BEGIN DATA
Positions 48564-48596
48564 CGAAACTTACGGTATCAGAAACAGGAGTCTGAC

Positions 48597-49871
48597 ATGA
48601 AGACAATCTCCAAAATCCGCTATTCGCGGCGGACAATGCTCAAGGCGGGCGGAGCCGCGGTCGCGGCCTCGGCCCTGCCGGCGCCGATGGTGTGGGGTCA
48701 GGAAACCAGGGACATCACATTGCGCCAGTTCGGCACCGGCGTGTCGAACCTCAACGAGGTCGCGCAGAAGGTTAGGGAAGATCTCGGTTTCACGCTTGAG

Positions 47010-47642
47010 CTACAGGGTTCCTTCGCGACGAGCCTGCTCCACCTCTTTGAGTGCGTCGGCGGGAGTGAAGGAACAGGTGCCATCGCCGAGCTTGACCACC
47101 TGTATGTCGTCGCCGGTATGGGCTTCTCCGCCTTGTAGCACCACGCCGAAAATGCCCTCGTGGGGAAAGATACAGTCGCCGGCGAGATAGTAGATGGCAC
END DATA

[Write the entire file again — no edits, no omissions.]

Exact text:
Positions 48564-48596
48564 CGAAACTTACGGTATCAGAAACAGGAGTCTGAC

Positions 48597-49871
48597 ATGA
48601 AGACAATCTCCAAAATCCGCTATTCGCGGCGGACAATGCTCAAGGCGGGCGGAGCCGCGGTCGCGGCCTCGGCCCTGCCGGCGCCGATGGTGTGGGGTCA
48701 GGAAACCAGGGACATCACATTGCGCCAGTTCGGCACCGGCGTGTCGAACCTCAACGAGGTCGCGCAGAAGGTTAGGGAAGATCTCGGTTTCACGCTTGAG

Positions 47010-47642
47010 CTACAGGGTTCCTTCGCGACGAGCCTGCTCCACCTCTTTGAGTGCGTCGGCGGGAGTGAAGGAACAGGTGCCATCGCCGAGCTTGACCACC
47101 TGTATGTCGTCGCCGGTATGGGCTTCTCCGCCTTGTAGCACCACGCCGAAAATGCCCTCGTGGGGAAAGATACAGTCGCCGGCGAGATAGTAGATGGCAC